Chicago Tribune


By Art Barnum and Ted Gregory
Tribune Staff Writers
March 9, 1999

Three days after police found her lying semiconscious near her slain daughter, Marilyn Lemak of Naperville was wheeled into a DuPage County courtroom Monday morning for her initial appearance on charges that she suffocated her three young children.

Shortly after 8 a.m., a sheriff's deputy rolled Lemak in a wheelchair before Judge Stephen Culliton. She wore a dark blue two-piece jail outfit, heavy bandages on her right arm and a tired, sullen look.

Her attorney, John Donahue, approached her, bent over and softly spoke a few words.

She responded with what appeared to be several short sentences.

"I met with her briefly, to calm her down, really," Donahue said of his meeting with Lemak outside the courtroom immediately before Monday's hearing. He added that the conversation was "limited because of her zombie-like condition."

Once in court, though, Lemak was able to communicate with her attorney. She remained seated to his left as Donahue told the judge he would not request that bond be set at this time. Even so, the judge ordered that Lemak be held without bond.

Donahue requested and received Culliton's permission to have a forensic psychologist examine Lemak at DuPage County Jail over the next several days.

Donahue and the county's chief criminal prosecutor, Michael Wolfe, said the purpose of the planned psychiatric exam was to see what state she was in--"to interview her and see what happens from there," Donahue said.

Although such examinations are rare this early in a criminal case, and generally are given to determine fitness to stand trial, the attorneys agreed that Lemak's initial exam was needed to determine her current mental status and to ensure she understood the proceedings.

A family on Monday carries a teddy bear to lay as a memorial to the Lemak children at the Lemaks' home in Naperville. (Tribune photo by Mario Petitti)

Donahue said he had argued with authorities Sunday over whether Lemak was physically and psychologically well enough to be moved to the jail from Edward Hospital in Naperville, where she had been undergoing treatment. But Donahue declined to elaborate.

He also said he had advised Lemak's family to stay away from Monday's hearing. Donahue said the court hearing would be short, relatives would have had no contact with her and would have been besieged by reporters.

No one from either side of the family attended the hearing. Except for her brief exchange of words with Donahue, Lemak stared straight ahead. She said nothing to the judge and was asked nothing.

Monica Sampias, spokeswoman for DuPage Sheriff John Zaruba, said Lemak is being held in a 24-hour surveillance unit, where a deputy keeps watch outside her room. Sampias said it is not solitary confinement, but Lemak is not allowed to mix with other prisoners and eats her meals in her cell.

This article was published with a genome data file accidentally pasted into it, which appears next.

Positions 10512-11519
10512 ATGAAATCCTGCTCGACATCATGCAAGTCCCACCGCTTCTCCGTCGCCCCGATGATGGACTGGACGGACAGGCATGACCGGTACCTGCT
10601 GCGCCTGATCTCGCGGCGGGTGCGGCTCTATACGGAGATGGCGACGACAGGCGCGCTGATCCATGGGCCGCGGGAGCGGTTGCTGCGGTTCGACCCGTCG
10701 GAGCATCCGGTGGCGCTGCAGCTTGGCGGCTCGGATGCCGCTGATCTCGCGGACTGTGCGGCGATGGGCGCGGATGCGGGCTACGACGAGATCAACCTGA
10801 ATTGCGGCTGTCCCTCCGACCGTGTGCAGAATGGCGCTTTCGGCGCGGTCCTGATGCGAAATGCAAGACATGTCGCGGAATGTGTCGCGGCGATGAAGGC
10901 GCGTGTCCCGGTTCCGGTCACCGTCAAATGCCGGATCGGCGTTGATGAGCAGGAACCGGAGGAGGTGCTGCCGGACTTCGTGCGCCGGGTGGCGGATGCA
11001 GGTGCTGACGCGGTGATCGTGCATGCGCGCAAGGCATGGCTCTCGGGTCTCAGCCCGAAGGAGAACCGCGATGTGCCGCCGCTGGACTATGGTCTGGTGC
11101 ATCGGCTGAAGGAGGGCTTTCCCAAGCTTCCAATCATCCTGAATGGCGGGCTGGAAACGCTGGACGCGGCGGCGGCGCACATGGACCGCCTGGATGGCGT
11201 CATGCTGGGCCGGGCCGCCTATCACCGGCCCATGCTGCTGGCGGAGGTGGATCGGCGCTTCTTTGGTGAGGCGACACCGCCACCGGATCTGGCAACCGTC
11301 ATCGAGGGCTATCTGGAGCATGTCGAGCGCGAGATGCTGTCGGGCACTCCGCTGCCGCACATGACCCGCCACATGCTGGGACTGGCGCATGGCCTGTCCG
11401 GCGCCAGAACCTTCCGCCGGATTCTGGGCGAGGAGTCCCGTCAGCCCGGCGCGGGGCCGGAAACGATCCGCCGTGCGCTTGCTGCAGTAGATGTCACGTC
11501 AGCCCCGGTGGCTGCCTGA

When she was brought in and booked Sunday, Lemak was not talkative but answered all routine questions, said Sampias, who described Lemak as "cogent."

After the hearing, Donahue said that based on his limited conversations with Lemak, he had not reached any decision on possible fitness or insanity defenses.

Lemak is expected to be indicted by a DuPage County grand jury before her next court date March 29 before Judge George Bakalis.

The next hearing in her divorce case against her estranged husband, David Lemak, is scheduled for Thursday, the day their three children are to be buried. The lawyers will meet in the judge's chambers without the Lemaks present.

Daniel L. Kuhn, who has been representing Marilyn Lemak in her divorce case since December, said the couple recently had agreed to joint custody. The children were to live with Marilyn and spend every other weekend with David, who also would have their three children--Nicholas, 7; Emily, 6; and Thomas, 3--overnights on Tuesdays.

David Lemak's father, Albert, has said Marilyn had told her husband about a year ago that she did not want to be married to him anymore.

Asked why Marilyn Lemak had sought a divorce, one source close to the couple said: "She talked about why, but I don't feel I can talk about it. If I told you, you'd say, 'Is that it?' It was nothing sordid. It was just one of those unfortunate unravelings."

The source also discounted any possible financial pressures.

"This family had the liquidity that they were going to weather that. . . . This was not a family in financial distress," the source said.

David Lemak's divorce attorney, Anita Donath, would not comment, except to say, "As you know, my client is devastated by this."

Away from Monday's brief legal proceeding, Naperville residents continued to grapple with the chilling news.

Naperville Mayor George Pradel said his town will hold its breath Thursday when the Lemak children are laid to rest.

"That's not going to be easy for any of us," Pradel said.

He said the killings bruised the spirit of his town, honored in 1997 as the most kid-friendly city in the U.S.

"In Naperville, people still care about each other," he said. "Everyone here really believes and knows that--and people still worry about their neighbors. That's why this hurt so much."

"If this has done anything to Naperville, it's given us a jolt and let us know we should care even a little bit more."

Pradel, a former city police officer, lives about six blocks from the Lemak house and often drives past it.

"Here's a tragedy that involved someone who must have been crying out for help--and we missed it," he said.

Tribune staff writers Janan Hanna and Jeff Coen contributed to this report.

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